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  4. Driveline alignment when viewed from above........ When viewed from above I always try to align the crankshaft/tailshaft centerline directly inline with the pinion centerline regardless if it's a street/highway combo or a drag race combo. So if the pinion C/L is offset lets say a 1/2" to the passenger side, then I also offset the engine crank C/L a 1/2" to the passenger side as well. Or if the pinion C/L is dead-nuts in the of the car then I place the crank/trans C/L dead-center as well. Motor plate...... I'm not a fan of using a front aluminum motor plate + steel (or aluminum) mid plate + travel limiter(s) rigid mounting system on any purpose built street driven vehicle that actually truly sees street/highway use. It might be a different story if you can find a way to rubber mount the rigid motor plate + mid plate + limiters to the chassis to reduce vibration. But doing that does kinda defeat the main purpose of the "plate" mounting system in the first place (rigidly tying the engine block to the chassis). IMO true street cars should always have the engine mounted with some form of a rubber/urethane mounting system. And regardless if it's a drag-only car with motor/mid plates, or a street driven car with rubber/urethane mounts, if it has an automatic trans with a thin OEM factory case then the trans tailshaft mount needs to be either rubber or urethane. Never use a solid tailshaft mount (regardless of engine mounting) with a factory thin OEM case auto trans. On a side note I'm also not a fan of using just the front motor plate (by it's self) on a drag car. IMO if a drag car "needs" a front motor plate, then it also "needs" a mid plate as well. Emergency brakes......... The E-brake disk behind the pinion yoke deal is old school ancient tech. If it has a ford 8", 9", or 8.8 rear housing with a 5 x 4.5 bolt pattern you might think about swapping in a late model Mustang (IIRC either Fox Body or SN95 platforms) rear disk brake setup with built-in E-brakes.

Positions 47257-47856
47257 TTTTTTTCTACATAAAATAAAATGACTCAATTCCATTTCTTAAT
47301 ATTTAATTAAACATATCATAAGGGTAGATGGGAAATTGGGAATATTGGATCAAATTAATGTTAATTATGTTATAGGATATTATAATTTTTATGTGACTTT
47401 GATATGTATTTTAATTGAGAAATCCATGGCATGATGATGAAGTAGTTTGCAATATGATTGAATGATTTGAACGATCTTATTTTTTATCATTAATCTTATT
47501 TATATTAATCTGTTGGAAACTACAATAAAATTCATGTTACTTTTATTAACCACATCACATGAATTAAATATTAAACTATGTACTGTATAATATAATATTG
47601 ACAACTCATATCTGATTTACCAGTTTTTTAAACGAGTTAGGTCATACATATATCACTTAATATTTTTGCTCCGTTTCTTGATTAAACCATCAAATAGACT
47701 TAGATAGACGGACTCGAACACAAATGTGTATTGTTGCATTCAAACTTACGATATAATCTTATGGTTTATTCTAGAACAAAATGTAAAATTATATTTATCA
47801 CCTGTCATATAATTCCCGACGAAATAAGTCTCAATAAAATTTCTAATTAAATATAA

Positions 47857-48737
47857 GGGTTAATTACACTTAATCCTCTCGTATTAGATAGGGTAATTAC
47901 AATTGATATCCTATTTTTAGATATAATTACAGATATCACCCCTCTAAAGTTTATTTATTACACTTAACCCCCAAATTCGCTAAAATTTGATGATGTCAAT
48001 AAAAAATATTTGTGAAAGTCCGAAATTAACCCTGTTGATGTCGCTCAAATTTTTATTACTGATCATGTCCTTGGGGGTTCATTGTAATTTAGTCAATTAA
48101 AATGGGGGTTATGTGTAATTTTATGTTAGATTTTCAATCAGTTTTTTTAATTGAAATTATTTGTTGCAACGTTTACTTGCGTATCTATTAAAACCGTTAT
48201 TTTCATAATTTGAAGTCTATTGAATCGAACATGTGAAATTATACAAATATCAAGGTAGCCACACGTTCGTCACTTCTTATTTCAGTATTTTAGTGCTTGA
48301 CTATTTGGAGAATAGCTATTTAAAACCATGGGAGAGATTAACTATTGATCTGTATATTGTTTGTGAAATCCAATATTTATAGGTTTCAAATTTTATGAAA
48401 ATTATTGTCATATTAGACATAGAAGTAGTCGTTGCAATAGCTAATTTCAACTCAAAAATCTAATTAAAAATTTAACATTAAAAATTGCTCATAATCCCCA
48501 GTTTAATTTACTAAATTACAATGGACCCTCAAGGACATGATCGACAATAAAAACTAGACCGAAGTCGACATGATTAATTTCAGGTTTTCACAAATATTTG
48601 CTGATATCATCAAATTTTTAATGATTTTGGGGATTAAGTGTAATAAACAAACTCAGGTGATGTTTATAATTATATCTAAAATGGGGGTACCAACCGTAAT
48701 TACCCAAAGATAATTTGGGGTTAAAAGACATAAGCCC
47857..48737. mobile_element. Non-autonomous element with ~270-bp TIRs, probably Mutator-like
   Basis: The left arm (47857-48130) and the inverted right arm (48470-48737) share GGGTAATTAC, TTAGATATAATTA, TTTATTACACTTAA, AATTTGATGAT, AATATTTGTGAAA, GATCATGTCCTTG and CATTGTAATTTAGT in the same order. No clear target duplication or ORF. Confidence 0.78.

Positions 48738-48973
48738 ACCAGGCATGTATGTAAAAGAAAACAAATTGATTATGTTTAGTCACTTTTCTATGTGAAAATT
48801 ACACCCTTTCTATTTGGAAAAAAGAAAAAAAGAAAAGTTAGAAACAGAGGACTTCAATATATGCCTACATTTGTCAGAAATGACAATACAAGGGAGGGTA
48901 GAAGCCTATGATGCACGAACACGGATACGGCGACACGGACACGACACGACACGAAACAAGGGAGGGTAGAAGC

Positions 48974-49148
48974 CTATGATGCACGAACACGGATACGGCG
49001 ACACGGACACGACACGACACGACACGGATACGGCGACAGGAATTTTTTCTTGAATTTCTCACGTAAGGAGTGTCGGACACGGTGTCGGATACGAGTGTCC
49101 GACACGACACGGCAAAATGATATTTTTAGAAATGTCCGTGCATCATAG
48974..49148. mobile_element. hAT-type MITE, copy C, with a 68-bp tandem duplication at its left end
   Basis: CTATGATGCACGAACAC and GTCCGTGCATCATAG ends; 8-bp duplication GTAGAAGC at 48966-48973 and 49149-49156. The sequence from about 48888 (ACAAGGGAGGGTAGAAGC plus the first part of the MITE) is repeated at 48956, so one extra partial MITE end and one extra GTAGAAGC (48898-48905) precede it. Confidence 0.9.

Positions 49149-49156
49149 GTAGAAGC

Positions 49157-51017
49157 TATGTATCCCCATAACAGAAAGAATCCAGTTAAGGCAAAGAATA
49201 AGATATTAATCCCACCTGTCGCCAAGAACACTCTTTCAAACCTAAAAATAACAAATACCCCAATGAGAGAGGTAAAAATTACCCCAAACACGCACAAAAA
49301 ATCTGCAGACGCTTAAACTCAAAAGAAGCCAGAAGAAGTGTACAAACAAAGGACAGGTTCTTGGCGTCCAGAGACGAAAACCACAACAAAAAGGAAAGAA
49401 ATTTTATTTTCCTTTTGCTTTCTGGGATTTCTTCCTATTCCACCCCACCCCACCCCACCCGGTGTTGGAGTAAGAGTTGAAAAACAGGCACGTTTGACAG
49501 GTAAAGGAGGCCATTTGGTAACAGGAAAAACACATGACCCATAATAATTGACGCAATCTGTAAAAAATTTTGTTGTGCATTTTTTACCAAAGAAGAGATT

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  5. Could you go with a front motor plate instead of traditional mounts? This would free up space for headers.